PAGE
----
By: Barbara Matousek
Maybe it’s because the Packers are 7-0 for the first time since 1962, or maybe it’s because my sister and I will be together for Thanksgiving for the first time since the year Dad died, or maybe it’s because my son is attending a Catholic preschool and brings home things like “A Christian pumpkin”, or maybe it’s because I recently re-read my friend Katherine’s book about her battle with cancer, or maybe it’s because I watch my mother aging and realize how really tiny our family is, or maybe it’s because I’m developing a friendship with a woman who has complete faith in God the way my father did, or maybe it’s because I’m raising my children surrounded by families with good fathers. Maybe it’s all of these things, but I find myself missing my dad a lot lately.
Last night I had a dream. Dad and I were in a hotel room casually packing up the last of our things after having spent a few days traveling together. We were getting ready to re-enter our normal lives. The time and place of our adventure weren’t clear, but it was clear we were accustomed to traveling together and had been traveling for several days. We had our routine. I was going through the drawers, finding little things we’d left behind and shoving them into one of my smaller carry bags. Dad said he was going to make a trip down to the car with the big bags.
“Take your time,” he said. “I’ll meet you down there,” and he left. Just like that. Casual.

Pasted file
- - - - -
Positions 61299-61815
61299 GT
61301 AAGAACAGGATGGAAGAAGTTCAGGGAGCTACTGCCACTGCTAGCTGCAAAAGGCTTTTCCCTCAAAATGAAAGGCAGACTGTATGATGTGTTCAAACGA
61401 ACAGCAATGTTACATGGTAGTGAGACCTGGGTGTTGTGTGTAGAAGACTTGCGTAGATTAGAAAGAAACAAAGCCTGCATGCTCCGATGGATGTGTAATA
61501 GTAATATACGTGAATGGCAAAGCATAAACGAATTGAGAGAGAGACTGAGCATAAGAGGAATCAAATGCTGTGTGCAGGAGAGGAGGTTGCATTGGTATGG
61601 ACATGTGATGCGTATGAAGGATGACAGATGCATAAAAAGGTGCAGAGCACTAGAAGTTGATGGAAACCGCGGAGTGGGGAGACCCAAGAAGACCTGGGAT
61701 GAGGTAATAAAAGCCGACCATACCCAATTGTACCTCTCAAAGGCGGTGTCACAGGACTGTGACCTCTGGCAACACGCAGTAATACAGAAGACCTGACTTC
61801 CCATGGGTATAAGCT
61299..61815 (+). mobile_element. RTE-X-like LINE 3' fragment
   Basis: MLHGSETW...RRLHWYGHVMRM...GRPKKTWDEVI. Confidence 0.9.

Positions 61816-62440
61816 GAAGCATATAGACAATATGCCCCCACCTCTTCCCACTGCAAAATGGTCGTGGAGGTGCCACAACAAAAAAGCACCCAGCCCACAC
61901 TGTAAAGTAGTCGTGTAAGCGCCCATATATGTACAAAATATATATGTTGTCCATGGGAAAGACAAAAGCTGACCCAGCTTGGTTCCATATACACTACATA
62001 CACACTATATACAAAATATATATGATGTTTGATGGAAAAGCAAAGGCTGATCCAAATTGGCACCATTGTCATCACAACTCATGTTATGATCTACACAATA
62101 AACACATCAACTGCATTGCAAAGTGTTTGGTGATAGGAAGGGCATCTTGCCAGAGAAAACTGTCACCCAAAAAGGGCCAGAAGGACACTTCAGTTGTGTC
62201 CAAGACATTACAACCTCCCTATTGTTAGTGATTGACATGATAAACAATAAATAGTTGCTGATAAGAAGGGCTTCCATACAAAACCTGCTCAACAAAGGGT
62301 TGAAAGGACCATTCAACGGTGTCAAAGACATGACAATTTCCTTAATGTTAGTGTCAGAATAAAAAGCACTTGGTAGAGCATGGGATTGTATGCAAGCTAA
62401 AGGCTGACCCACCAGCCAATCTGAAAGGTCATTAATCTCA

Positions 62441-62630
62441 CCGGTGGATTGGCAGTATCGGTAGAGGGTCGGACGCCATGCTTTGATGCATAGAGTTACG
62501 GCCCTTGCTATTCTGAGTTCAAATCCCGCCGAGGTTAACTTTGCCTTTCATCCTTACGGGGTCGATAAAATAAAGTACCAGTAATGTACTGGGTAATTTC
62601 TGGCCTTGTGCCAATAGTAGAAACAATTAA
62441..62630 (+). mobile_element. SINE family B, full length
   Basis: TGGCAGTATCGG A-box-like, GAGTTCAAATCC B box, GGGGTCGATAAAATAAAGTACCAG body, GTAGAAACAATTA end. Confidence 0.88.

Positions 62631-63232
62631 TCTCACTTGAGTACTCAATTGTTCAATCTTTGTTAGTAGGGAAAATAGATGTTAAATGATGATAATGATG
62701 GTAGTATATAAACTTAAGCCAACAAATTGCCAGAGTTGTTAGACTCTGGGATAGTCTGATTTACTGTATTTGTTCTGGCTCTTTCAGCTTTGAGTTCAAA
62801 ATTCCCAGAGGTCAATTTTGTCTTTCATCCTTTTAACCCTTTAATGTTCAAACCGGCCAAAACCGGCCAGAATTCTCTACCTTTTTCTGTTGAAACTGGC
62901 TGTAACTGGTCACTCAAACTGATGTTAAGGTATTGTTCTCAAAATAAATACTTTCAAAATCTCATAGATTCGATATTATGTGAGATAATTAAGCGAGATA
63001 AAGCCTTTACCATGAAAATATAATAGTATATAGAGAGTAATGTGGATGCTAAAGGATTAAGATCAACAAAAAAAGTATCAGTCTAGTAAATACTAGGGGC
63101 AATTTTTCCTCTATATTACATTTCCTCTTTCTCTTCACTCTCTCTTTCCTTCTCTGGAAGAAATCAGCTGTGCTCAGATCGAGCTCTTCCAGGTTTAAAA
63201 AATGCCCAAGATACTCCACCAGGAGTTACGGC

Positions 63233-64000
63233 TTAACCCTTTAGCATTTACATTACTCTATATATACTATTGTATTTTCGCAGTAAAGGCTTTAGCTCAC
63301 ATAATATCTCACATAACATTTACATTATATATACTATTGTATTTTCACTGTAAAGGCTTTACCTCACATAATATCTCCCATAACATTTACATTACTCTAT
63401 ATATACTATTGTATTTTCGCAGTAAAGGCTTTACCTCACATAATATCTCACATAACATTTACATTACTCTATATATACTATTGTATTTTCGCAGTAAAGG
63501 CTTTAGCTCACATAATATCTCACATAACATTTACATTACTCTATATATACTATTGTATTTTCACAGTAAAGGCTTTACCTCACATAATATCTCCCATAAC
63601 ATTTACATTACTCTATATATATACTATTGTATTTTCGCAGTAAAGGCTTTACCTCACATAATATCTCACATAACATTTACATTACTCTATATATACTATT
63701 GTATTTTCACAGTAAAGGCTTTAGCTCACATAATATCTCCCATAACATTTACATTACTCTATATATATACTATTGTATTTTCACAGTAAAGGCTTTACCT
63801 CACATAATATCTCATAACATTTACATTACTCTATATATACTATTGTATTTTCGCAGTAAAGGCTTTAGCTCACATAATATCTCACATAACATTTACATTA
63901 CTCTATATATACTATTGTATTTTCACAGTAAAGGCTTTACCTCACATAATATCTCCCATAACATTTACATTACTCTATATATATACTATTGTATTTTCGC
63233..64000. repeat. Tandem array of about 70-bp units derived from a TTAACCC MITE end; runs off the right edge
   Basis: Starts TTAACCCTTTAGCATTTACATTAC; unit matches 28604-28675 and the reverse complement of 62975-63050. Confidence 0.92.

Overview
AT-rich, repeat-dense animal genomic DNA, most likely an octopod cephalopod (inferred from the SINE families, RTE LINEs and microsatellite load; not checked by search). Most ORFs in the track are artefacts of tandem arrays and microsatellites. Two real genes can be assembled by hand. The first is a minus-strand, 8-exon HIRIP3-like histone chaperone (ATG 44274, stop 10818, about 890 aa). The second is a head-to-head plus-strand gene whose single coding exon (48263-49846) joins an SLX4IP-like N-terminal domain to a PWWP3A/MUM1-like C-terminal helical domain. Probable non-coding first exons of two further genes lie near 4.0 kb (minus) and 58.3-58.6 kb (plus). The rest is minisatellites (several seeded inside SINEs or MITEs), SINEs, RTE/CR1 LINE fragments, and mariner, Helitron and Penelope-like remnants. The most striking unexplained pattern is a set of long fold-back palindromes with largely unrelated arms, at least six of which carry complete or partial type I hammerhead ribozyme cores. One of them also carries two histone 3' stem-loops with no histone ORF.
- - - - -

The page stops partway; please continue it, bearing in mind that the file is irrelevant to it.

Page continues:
I finished cleaning up the room and threw my bag over my shoulder and then pulled the door closed behind me. The rest of the dream I was going up and down in elevators and going to every door of the hotel, looking in each parking ramp and parking area. I wasn’t frantic, but I couldn’t find him and I wished we’d been more specific about where we’d meet. I wished he had a cell phone. I woke up before I found him.
Yesterday during the daily preschool-to-daycare shuttle another 4-year-old announced from the back seat that “when you’re dead they take you to the hospital and touch your heart and make you better.”
“When you’re dead,” Sam said, “You’re just dead. And you’re always dead. You don’t come back.”
And then the two of them spent ten minutes talking over each other, Sammy talking about heaven and cemeteries, Zayda talking about her cat and bones in the ground.
My dad died in the middle of the night on the 4th of July. It was the first night I hadn’t slept at the hospital in over two weeks. My sister had taken the night shift and I had headed home. I hadn’t said my usual “See you tomorrow, Dad.” I somehow knew I wouldn’t. I kissed him goodnight and left the room and never saw him again.
Maybe he’s in the front of my mind so often now because I know that Sam is on the verge of more specific questions about why he doesn’t have a dad. My friend Kate would probably say this is God inserting himself into my life, God calling. I don’t know. I like to think it’s my dad. He’s found a payphone and he’s calling my cell to tell me he’s still there waiting for me and I can take my time.